2. Audio Technica AT-LP60 ($129.95)


Hitting our budget range, the AT-LP60 was debuted by Audio Technica at CES 2015 in both blue (AT-LP60BL) and red (AT-LP60R) finishes. This belt-driven turntable is fully automatic with a switchable phono preamp allowing it to be connected directly to a computer or other sources lacking a dedicated phono input. The AT-LP60 is available exclusively through Amazon.com.


1. Crosely Cruiser ($99.95)


Now to the budget of the budget-minded turntables: Crosely’s Cruiser. This is a self-contained three-speed player featuring onboard speakers; no gear required. The unit is constructed of wood covered by a leatherette material. It closes like a brief case for ease of portability. The Cruiser won’t offer a true hi-fi experience, but if you’re looking to hear some old LPs on the cheap, it might just do the trick.





Image Credits: DasTech, positive-feedback.com, European Audio Team, AMG, Tri-Art, Onkyo, Pioneer, Audio Technica, Crosely, Ion Audio, hercampus.com
 

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Don't forget the Work of Art from Basis Audio - $160,000 :)

 

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You are right when You say that there is no Technics tournable, but the eritage of the great SL-1200 is taken by Pioneer that with the PLX-1000 takes the perfection (for DJs and 1200-lovers) of the '1200 to a new level. The similarities are evident and the differences are a lot too (without diffentiating too much from the original): detachable audio and power cables, 8, 16 and 50% speed control (for DJs), etc. This is not simply a clone such as the Audio Technica AT-LP120-USBHC - which has also 78 rpm - and I think it may be a good news for DJs ...and for some of us too!
 

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Got the Audio Technica TT today and hooked it up. It sounds great and the TT is so simple to operate it is great for someone who is just getting into vinyl. One thing I forgot is how I used to cringe when the LP had a skip and that cracking sound brought back memories long forgotten. :yikes: I definitely will have to do a big time cleaning of all my LP's but I don't at the moment have too many so I will take care of that ASAP. Does anyone have any advice on record cleaning devices that are around $100?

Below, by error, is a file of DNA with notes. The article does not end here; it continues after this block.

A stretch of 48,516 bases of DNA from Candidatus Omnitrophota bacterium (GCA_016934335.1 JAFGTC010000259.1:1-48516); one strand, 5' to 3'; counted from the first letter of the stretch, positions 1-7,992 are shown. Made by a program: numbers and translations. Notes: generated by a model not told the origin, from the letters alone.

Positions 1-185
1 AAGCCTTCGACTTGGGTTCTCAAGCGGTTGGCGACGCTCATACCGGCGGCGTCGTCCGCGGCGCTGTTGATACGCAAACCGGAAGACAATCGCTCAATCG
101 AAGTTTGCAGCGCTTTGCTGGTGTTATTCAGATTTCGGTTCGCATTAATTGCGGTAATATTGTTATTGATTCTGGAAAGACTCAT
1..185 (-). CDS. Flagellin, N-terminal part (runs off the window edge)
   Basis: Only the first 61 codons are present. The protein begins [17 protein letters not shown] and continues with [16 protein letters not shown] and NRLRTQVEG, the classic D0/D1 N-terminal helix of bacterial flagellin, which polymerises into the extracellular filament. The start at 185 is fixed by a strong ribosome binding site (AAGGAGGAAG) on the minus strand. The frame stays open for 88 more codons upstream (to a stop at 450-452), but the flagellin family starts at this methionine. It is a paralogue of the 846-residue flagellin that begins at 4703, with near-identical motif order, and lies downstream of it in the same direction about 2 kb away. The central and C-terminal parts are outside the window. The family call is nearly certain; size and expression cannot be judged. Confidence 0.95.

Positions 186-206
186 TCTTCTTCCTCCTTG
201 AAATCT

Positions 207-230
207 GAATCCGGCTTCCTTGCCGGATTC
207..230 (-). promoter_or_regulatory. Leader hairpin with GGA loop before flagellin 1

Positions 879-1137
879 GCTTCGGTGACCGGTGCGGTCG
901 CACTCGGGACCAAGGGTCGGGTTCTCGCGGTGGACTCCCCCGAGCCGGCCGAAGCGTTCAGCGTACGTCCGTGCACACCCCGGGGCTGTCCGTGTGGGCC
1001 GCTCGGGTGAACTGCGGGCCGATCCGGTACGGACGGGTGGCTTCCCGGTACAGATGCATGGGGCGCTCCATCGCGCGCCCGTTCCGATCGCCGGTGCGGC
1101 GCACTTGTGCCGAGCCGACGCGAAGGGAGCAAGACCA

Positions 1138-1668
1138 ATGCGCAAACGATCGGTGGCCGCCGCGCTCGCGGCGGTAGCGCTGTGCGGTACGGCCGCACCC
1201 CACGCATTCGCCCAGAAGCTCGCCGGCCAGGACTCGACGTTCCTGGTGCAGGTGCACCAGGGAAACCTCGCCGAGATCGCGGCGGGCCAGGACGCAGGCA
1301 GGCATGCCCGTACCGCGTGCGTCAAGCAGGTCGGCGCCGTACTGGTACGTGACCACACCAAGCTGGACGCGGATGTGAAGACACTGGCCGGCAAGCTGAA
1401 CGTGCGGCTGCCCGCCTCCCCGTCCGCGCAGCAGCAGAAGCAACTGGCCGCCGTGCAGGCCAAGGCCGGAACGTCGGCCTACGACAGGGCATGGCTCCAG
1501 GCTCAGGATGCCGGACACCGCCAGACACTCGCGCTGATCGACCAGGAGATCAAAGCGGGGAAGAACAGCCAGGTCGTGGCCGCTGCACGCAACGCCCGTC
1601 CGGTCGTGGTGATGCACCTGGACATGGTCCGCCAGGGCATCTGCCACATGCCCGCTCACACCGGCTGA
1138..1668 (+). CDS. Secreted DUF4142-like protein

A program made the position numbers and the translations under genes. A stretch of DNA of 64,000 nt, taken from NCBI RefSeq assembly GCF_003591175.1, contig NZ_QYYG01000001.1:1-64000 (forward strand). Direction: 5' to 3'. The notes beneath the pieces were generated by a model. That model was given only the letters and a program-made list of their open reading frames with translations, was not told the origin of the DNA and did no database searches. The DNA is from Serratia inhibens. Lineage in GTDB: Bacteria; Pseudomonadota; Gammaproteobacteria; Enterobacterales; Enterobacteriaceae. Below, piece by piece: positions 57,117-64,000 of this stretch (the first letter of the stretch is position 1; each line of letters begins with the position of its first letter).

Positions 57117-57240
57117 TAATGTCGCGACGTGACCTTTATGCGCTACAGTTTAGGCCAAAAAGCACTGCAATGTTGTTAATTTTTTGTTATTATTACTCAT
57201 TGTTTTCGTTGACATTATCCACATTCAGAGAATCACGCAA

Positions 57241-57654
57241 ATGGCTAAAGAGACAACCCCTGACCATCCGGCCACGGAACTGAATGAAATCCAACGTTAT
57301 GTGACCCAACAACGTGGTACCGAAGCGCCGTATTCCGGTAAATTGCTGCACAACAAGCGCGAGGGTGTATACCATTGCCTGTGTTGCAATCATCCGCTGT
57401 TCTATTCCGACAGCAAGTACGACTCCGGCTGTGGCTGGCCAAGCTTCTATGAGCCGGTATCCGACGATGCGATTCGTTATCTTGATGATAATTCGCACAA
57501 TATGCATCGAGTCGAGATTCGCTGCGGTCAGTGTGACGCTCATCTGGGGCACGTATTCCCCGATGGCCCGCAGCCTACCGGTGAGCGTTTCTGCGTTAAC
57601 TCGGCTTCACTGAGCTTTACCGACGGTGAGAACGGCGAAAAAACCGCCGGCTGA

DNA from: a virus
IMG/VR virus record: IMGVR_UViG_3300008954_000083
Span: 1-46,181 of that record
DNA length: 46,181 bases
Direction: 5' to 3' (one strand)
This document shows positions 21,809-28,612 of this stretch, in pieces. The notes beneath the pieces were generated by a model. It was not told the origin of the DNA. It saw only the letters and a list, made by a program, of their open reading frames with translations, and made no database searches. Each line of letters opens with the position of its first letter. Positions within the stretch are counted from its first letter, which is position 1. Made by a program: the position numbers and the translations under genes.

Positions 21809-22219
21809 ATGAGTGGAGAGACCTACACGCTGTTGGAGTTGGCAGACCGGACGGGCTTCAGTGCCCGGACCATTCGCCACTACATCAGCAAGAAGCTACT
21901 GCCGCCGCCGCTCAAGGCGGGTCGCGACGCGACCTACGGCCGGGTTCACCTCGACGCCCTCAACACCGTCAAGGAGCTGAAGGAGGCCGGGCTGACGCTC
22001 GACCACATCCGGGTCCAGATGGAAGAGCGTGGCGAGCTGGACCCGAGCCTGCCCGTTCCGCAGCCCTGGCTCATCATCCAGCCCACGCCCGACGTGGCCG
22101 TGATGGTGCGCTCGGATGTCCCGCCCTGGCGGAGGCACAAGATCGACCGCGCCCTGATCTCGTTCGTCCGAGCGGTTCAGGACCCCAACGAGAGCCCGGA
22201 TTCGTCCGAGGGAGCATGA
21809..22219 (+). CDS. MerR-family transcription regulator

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Discussion Starter · #11 ·
Thanks for the update...I was curious how this went for you.

I wish I had great cleaning advice for you. Hopeful one of the vinyl-heads around here will chirp up. I did talk extensively to the creator of this (at AXPONA):

http://www.ultrasonicrecords.com

I've been meaning to spotlight this product, simply because it's such an interesting idea. Unfortunately, I think it's a tad outside of the $100 budget.
 

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Thanks for the update...I was curious how this went for you.

I wish I had great cleaning advice for you. Hopeful one of the vinyl-heads around here will chirp up. I did talk extensively to the creator of this (at AXPONA):

http://www.ultrasonicrecords.com

I've been meaning to spotlight this product, simply because it's such an interesting idea. Unfortunately, I think it's a tad outside of the $100 budget.
Ha, Just a tad. :D I was looking at something like this...http://rd.a9.com/srv/redirect/?info...f51yBaKtCknDsowCHC8Y5kAJGzv8h.wFwNbB&awt=1&s=
 

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Got the Audio Technica TT today and hooked it up. It sounds great and the TT is so simple to operate it is great for someone who is just getting into vinyl. One thing I forgot is how I used to cringe when the LP had a skip and that cracking sound brought back memories long forgotten. :yikes: I definitely will have to do a big time cleaning of all my LP's but I don't at the moment have too many so I will take care of that ASAP. Does anyone have any advice on record cleaning devices that are around $100?
I have a $75 Spin Clean for deep cleaning and $20 carbon fiber brush for light cleaning and static removal. A Magic Eraser cleans the stylus, but don't rub it across, you will bend or break something. Go straight up and down with it.

Good call on the AT TT, it is getting a lot of positive attention.
 

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I have a $75 Spin Clean for deep cleaning and $20 carbon fiber brush for light cleaning and static removal. A Magic Eraser cleans the stylus, but don't rub it across, you will bend or break something. Go straight up and down with it.

Good call on the AT TT, it is getting a lot of positive attention.
Thanks for the advice. I am going to go with the spin clean. It seems to be a very good choice. Would you happen to have a link to the brush?
 

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You are well on your way, TC!

I don't know how many times I've seen people buy a TT and not get a decent record cleaning system. You HAVE to have clean records. :scratch: